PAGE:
EgyptAir hijack
[Representational Image] Egyptian authorities have reportedly said that the flight data recorder that was recovered from the EgyptAir plane that crashed into the Mediterranean Sea last month has been successfully repaired even as the French authorities have launched a manslaughter investigation into the crash. Picture: A policeman stands guard at Larnaca Airport near a hijacked EgyptAir A320 , March 29, 2016.Reuters

The flight data recorder recovered from the EgyptAir plane that crashed into the Mediterranean Sea on May 19, has been successfully repaired, Egyptian authorities said in a statement. On Monday, the French authorities also launched a manslaughter investigation into the crash.

Investigators were quoted by BBC as saying that the flight data recorder was "successfully repaired... by the French accident investigation agency laboratory". They also said that work on the cockpit voice recorder, the second black box, will commence "within hours".

The two damaged black boxes were handed over to French experts in Paris on Monday so that the salt deposits could be removed. The boxes will be sent back to Cairo for Egyptian investigators to analyse the retrieved content.

This comes across as a major development towards determining the cause of the crash that killed all 66 people on board. Flight MS804 was flying from Paris to Cairo when the mishap happened.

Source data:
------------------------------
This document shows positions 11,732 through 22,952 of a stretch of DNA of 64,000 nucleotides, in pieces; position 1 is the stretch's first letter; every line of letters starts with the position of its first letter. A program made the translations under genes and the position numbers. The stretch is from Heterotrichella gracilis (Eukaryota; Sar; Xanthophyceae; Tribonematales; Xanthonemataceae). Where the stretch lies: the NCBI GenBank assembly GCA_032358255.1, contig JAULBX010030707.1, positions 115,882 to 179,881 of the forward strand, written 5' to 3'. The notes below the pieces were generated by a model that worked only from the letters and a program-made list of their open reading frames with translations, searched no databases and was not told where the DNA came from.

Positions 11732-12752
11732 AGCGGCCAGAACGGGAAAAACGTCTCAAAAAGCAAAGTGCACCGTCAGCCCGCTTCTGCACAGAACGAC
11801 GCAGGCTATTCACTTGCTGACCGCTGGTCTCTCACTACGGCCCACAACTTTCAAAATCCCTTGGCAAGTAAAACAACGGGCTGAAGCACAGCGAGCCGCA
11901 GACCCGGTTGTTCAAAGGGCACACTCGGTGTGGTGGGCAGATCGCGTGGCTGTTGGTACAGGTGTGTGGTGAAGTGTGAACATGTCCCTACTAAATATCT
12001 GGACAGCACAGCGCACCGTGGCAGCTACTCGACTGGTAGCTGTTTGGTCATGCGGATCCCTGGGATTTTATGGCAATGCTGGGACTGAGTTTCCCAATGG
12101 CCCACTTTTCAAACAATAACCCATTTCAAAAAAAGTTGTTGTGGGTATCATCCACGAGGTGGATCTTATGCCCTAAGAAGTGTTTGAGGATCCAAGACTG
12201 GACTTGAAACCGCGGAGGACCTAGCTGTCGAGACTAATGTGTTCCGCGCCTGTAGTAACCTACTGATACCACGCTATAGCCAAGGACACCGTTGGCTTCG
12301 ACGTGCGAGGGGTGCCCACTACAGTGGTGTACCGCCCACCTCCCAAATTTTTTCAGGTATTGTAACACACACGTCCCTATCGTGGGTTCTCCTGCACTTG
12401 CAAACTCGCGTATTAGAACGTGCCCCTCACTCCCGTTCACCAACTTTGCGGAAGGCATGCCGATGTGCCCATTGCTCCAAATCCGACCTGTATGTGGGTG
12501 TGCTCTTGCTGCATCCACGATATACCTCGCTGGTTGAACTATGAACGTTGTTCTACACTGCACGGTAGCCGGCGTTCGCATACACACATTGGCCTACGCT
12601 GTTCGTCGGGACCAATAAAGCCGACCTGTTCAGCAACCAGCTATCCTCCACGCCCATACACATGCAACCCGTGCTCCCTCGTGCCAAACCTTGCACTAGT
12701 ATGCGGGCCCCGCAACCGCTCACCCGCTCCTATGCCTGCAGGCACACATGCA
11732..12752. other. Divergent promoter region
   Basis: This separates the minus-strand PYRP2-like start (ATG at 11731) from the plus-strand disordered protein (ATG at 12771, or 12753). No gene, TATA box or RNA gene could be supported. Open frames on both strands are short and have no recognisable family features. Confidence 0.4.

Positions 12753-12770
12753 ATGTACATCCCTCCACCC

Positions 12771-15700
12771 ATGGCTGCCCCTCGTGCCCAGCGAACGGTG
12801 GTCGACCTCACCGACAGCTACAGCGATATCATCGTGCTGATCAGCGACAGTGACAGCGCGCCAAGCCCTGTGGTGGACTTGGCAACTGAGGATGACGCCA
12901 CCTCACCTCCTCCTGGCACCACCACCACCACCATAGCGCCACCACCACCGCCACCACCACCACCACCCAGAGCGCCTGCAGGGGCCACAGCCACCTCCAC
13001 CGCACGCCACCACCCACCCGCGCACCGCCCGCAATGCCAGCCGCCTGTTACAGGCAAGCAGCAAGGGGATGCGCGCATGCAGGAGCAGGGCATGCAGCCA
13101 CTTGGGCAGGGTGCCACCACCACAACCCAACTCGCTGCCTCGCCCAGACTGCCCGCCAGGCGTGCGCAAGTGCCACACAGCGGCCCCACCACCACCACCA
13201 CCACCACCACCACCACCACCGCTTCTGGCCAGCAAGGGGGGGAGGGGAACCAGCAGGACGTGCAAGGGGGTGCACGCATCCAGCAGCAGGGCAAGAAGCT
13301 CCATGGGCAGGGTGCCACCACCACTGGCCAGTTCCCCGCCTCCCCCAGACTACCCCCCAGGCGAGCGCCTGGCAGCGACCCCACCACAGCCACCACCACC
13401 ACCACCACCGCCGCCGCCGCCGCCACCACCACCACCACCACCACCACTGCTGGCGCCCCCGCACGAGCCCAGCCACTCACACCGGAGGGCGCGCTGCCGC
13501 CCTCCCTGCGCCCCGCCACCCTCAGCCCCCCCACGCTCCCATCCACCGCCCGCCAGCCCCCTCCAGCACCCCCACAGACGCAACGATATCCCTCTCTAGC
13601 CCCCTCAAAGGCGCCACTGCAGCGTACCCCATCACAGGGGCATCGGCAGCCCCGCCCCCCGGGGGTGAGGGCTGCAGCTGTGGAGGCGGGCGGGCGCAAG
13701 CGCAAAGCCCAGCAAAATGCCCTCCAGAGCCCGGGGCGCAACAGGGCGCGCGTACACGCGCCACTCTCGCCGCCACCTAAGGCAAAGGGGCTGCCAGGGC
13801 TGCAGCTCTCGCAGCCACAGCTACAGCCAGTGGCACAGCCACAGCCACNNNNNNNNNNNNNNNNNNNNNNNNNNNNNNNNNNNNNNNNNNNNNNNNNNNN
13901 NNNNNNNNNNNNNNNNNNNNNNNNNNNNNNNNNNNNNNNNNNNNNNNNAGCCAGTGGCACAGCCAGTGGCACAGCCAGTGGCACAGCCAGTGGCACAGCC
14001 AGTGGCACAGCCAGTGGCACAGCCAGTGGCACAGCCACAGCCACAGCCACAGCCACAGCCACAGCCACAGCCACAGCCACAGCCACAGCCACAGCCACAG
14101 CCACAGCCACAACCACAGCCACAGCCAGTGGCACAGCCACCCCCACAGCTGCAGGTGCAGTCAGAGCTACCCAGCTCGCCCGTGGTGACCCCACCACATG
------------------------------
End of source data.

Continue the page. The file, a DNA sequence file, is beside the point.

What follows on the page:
Meanwhile, France launched a manslaughter investigation into the crash on Monday saying that there is not enough evidence to link it to a terror attack.

The Associated Press quoted Agnes Thibault-Lecuivre, prosecutor's office spokesperson, as saying that an accident investigation, and not a terrorism investigation, has been launched because French authorities are "not at all" in support of the theory that the plane crashed deliberately. The status of the investigation could eventually change depending upon evidence.

An official from the Egyptian ministry of civil aviation was quoted by AP as saying that they have not received any information about French authorities launching a probe and that all facts remain on the table. "There is no evidence that backs up or rules out any of the possible scenarios of what caused the crash, including whether it is a terrorist act or technical problems," he said, adding that the investigation was launched based on the evidence collected so far.

The investigation committee of Egypt is responsible for releasing the final report, but France can also investigate the incident since France-based company Airbus manufactured the plane and French citizens also died in the crash.

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